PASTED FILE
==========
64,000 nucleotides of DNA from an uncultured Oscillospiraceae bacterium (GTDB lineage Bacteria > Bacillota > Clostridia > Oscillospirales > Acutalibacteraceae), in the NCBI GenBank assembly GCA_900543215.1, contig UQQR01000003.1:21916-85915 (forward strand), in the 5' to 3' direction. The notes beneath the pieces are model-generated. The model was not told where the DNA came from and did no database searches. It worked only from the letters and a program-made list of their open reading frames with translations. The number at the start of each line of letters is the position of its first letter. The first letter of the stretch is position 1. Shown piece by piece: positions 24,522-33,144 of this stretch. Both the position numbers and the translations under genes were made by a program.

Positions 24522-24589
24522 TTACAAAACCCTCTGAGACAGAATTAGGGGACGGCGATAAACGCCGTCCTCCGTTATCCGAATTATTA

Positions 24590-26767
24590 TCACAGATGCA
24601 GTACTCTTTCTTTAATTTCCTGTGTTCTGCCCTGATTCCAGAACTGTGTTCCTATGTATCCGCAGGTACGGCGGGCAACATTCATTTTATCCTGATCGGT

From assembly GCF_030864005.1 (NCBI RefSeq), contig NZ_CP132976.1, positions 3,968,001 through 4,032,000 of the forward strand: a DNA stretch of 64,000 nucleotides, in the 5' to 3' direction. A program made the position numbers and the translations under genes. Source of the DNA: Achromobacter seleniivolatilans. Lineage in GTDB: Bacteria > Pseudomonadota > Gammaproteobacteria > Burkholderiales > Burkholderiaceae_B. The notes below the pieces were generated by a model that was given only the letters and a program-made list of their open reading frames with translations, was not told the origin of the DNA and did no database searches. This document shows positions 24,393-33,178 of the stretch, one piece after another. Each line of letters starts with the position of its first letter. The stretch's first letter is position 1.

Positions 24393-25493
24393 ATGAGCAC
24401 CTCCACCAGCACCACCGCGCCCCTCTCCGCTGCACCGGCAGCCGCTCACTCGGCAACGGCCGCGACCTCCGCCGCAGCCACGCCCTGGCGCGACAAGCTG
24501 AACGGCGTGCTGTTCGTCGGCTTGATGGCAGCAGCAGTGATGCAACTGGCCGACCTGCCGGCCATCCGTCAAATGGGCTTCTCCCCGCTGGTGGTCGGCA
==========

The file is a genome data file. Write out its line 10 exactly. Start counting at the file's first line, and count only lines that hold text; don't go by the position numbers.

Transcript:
24401 CTCCACCAGCACCACCGCGCCCCTCTCCGCTGCACCGGCAGCCGCTCACTCGGCAACGGCCGCGACCTCCGCCGCAGCCACGCCCTGGCGCGACAAGCTG